Review: Perry King’s earnest, western-inflected drama ‘The Divide’ misses its mark
Plenty of heart and soul clearly went into the making of the western-tinged, 1976-set family drama “The Divide.” The result, however, is a sluggish film that incessantly tries but never quite hits its big-as-a-barn emotional targets.
Perry King, light-years away from his 1970s-era “hot guy” image, directed and stars as Sam Kincaid, a grizzled rancher with creeping dementia and a haunted past, who reunites with his long-estranged vet-tech daughter, Sarah (Sara Arrington), and her tween son, C.J. (Luke Colombero). Meanwhile, ranch hand Luke (Bryan Kaplan), a low-key drifter with his own inner ghosts, becomes enmeshed in Sam’s downward spiral and Sarah’s flinty resentment. Unfortunately, save for C.J., they’re a pretty dreary group.
Although Sam is, nominally, the main character, Jana Brown’s script spends too much time away from him, depriving the story of a much-needed center. When we are with Sam his words and actions are largely so unfocused and repetitive (and not just because of his memory loss) that it’s hard to find a point of entry to him, despite King’s committed portrayal. In addition, much of what we learn about these folks is too often through dialogue-dumps instead of via more layered, organic conversation.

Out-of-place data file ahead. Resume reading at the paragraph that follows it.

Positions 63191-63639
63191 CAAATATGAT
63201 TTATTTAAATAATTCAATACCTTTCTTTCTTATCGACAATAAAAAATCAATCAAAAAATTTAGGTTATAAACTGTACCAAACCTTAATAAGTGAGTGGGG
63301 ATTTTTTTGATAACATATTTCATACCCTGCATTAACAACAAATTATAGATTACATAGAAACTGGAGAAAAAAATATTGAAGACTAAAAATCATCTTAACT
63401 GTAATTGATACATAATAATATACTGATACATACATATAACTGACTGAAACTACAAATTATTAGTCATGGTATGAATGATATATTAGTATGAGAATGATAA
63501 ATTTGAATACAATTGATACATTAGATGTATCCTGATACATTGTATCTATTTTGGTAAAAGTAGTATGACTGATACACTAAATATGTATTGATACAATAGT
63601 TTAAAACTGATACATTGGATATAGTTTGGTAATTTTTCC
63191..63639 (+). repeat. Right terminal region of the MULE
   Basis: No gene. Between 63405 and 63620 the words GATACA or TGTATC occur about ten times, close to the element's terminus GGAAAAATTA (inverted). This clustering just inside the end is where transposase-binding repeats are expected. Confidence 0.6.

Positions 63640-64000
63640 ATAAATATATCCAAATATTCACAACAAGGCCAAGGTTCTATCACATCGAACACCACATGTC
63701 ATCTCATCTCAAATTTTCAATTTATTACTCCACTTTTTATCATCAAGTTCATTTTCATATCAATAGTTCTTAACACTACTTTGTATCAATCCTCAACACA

The black-and-white cinematography, artful at times, harsh at others, doesn’t do justice to the film’s primary, great-outdoors locale: King’s own Northern California cattle ranch in an area known as “the divide.”
Running time: 1 hour, 44 minutes.
Playing: Starts Nov. 9, Laemmle Town Center 5, Encino
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